The best part about late winter/early spring is starting your summer garden now by planting seeds indoors. It’s a great feeling knowing how your plants started, but also the tremendous amount of money you save by starting your own seedlings instead of buying them along with the variety of seed available compared to plants that are sold.
The seed packets that you have will tell you the recommended growing time before you can plant them outside, which is usually after the frost date in your particular area. You will then want to count backwards from your area’s last frost date to get the suggested planting time.
For example, the seed packet I have is for tomatoes that says to start indoors 6-8 weeks before last frost. My area’s last frost date is around May 21st, so I would start my tomatoes anywhere around March 26th to April 9th. This date does not have to be perfect, so don’t stress yourself if you plant a bit too early or a bit too late.
Well enough of that yapping…let’s get our hands dirty! But before we can play in the dirt, we have to make sure we have everything we need to complete this project.
Things you will need:
~ seeds, of course! If you don’t have your own already, I’ve found that you can get them at a really good price from your local discount stores. Other ways of getting seeds, particularly free ones, are from friends, other gardeners (they’re always willing to share), garden clubs, and seed swapping sites/ads just to mention a few.
~ potting soil or seed starting formula, a soil-less mix is best for starting seeds. Don’t worry if it has fertilizer or special nutrients already added to it or not. Just get one that says that it’s made for seed starting.
~ containers & trays to hold the pottingsoil & seeds. I usually use the cell packs that I’ve acquired from previous years or you can buy them new. If you are using previously used containers and trays be sure to wash and disinfect them before hand. I just add a cap or two of bleach to hot sudsy water and let them soak for a bit. This will loosen any previous years leftovers and will be easier to remove. Then just rinse thoroughly and let air dry.
~ any bowl or container to use as a soil/water mixing bowl. (This item isn’t really necessary, but I find it handy to use to dampen the soil before adding to the cell packs/containers.) I usually just use a big old bowl that I’ve devoted to only soil mixing. You will also want to make sure that this has been cleaned too.
Now that we have everything we need, let’s really dig in!
~ add your potting soil to the bowl and mix in enough water to make the mix moist but not soggy where the water is pooling up.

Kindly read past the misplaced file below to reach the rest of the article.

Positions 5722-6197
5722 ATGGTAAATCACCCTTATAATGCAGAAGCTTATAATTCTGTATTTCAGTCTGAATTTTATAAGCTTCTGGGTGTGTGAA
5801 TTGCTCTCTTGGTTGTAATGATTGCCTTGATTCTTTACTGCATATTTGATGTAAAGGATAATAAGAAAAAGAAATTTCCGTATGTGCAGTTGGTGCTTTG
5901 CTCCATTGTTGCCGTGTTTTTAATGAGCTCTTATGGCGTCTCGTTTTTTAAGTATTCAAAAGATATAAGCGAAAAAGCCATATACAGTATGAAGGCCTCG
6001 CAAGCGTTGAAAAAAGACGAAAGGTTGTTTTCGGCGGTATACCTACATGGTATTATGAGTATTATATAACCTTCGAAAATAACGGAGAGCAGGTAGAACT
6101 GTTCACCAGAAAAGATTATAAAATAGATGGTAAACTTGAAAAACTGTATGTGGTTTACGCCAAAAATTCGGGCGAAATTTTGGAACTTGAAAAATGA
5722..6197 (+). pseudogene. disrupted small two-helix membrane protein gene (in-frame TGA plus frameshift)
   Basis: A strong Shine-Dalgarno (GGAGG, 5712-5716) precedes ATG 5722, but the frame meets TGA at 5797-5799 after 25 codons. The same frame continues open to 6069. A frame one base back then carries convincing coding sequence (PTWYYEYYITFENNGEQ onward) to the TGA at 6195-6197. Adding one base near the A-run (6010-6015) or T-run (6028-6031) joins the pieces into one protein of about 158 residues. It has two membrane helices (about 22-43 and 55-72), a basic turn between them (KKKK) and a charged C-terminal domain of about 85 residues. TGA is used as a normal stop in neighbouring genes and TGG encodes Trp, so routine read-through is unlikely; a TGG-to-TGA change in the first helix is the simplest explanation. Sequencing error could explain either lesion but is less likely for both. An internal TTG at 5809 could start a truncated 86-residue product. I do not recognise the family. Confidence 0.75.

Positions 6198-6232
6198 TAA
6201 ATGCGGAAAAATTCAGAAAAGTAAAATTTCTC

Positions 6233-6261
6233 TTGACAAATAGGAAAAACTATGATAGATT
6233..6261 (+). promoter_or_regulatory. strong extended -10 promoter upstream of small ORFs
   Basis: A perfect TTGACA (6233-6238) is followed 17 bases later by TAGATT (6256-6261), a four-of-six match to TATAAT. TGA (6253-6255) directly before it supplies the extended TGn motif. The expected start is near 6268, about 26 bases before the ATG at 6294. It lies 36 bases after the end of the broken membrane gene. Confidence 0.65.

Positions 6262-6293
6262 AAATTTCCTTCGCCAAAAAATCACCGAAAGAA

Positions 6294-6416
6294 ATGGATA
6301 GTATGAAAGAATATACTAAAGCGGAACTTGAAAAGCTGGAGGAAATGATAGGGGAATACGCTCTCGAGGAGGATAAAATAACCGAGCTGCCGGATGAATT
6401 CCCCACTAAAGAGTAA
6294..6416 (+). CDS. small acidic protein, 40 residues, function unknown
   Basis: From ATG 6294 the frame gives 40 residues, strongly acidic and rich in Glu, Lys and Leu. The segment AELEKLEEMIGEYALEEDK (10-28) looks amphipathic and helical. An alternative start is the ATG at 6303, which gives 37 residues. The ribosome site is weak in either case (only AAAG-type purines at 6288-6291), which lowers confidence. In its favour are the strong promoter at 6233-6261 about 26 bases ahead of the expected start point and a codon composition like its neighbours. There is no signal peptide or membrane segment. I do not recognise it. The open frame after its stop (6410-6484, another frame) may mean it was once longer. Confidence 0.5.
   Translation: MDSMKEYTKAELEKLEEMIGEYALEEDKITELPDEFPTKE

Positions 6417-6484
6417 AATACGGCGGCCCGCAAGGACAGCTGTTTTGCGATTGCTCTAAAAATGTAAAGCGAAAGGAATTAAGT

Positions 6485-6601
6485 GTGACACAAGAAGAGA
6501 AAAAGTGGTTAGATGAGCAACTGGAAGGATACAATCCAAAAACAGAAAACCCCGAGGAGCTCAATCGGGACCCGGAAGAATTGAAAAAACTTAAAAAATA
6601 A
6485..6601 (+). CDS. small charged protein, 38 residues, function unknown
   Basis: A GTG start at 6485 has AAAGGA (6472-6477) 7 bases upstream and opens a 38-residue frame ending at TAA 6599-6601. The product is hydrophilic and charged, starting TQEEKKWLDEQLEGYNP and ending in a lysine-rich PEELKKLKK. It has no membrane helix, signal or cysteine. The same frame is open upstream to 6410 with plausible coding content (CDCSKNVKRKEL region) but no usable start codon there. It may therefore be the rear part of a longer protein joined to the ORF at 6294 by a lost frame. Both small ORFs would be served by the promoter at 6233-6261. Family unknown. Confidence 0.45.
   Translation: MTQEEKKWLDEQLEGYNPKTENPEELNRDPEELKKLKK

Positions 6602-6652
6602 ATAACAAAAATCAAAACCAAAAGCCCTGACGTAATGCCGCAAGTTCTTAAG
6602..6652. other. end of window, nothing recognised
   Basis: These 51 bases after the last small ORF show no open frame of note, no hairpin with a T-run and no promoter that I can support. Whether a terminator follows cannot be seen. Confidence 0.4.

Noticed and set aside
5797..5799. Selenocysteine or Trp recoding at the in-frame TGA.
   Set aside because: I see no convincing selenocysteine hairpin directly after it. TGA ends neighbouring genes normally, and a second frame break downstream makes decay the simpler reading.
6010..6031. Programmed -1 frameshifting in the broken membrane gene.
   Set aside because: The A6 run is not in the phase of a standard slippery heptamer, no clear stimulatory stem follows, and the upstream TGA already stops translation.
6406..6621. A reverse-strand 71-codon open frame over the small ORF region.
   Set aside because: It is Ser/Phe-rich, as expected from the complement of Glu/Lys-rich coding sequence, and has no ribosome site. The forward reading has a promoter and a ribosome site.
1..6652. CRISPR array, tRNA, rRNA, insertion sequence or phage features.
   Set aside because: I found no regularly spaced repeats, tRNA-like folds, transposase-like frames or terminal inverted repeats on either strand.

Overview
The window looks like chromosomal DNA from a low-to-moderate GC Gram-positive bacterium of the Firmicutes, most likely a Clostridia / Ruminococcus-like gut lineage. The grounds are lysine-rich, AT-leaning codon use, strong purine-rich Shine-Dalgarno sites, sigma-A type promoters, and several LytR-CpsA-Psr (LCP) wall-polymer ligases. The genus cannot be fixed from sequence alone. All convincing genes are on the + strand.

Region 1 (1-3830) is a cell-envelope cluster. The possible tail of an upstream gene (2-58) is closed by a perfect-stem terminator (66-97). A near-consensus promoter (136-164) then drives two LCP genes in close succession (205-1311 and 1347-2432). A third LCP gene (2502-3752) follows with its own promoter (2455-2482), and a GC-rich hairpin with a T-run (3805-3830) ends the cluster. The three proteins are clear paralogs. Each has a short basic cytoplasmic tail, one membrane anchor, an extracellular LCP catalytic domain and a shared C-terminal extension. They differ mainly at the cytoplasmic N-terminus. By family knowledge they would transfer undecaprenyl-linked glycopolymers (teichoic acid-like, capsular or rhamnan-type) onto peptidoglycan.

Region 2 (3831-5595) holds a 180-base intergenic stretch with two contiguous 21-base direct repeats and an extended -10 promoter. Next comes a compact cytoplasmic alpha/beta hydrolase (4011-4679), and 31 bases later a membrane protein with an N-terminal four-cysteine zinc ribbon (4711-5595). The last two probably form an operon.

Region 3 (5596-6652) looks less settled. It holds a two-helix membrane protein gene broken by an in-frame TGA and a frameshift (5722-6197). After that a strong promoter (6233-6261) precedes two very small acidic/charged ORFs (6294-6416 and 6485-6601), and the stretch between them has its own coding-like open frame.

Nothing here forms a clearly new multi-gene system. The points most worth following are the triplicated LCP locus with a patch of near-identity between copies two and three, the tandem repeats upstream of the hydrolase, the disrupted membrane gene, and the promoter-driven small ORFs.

~ now fill your seed container and lightly press down the soil – add more soil until the container is about 2/3″ to 3/4″ filled.
~ look at the back of your seed packet, it will tell you how deep the seed needs to be planted (some seeds need light to grow so the packet will tell you to sprinkle on the surface and not to cover with soil). Make an indent in the soil with your finger about the depth of the seed packet instructions. I usually make a few holes per cell so I can grow more than 1 seed at a time in the same cell. Drop the seed into the hole and cover with additional soil.
~ you do not need to plant all the seeds that come in a seed packet. Only plant what you think you will use plus a few more. I usually grow a little bit more than what my plan is to allow for some seeds that might not make it, seedlings that are weak and die off, or if I’m lucky enough to have extra I can give away the additional plants.
~ once your seeds have been planted, cover the container with either plastic wrap or a plastic dome that would have come with the tray. This will help to keep the moisture in, assisting in germination (seed sprouting).
~ place the seed container/tray in a warm location away from the direct sunlight. Some people use heating mats specially made for seed starting.
~ your seeds should start to sprout after a few days, the seed packet will give you an idea of how long to expect. Once they have sprouted, remove the plastic cover and move to a bright area. I have shelves in my cellar with fluorescent lights to shine down onto the seedlings. This is great because it not only adds the necessary light but also warmth. I set the lights on an automatic timer so I don’t have to worry about making sure they get enough light, which I set them to be on for about 12 to 14 hours.
~ keep an eye on the soil to be sure it doesn’t dry out too much. Add water from the bottom by adding to the tray that the cell packs sit in or mist the top with water. Now is a good time to add a little liquid fertilizer to the watering can.
~ some seedlings, like tomatoes, should be transplanted, or replanted, into an individual larger pot by themselves once they have several sets of leaves on them. This will give them more space so their roots can grow stronger and not get tangled in with other plants.
~ Now you have your summer garden started and you’re that much closer to getting outside and working that soil!
~ Have fun with this and enjoy…it’s good for the soul.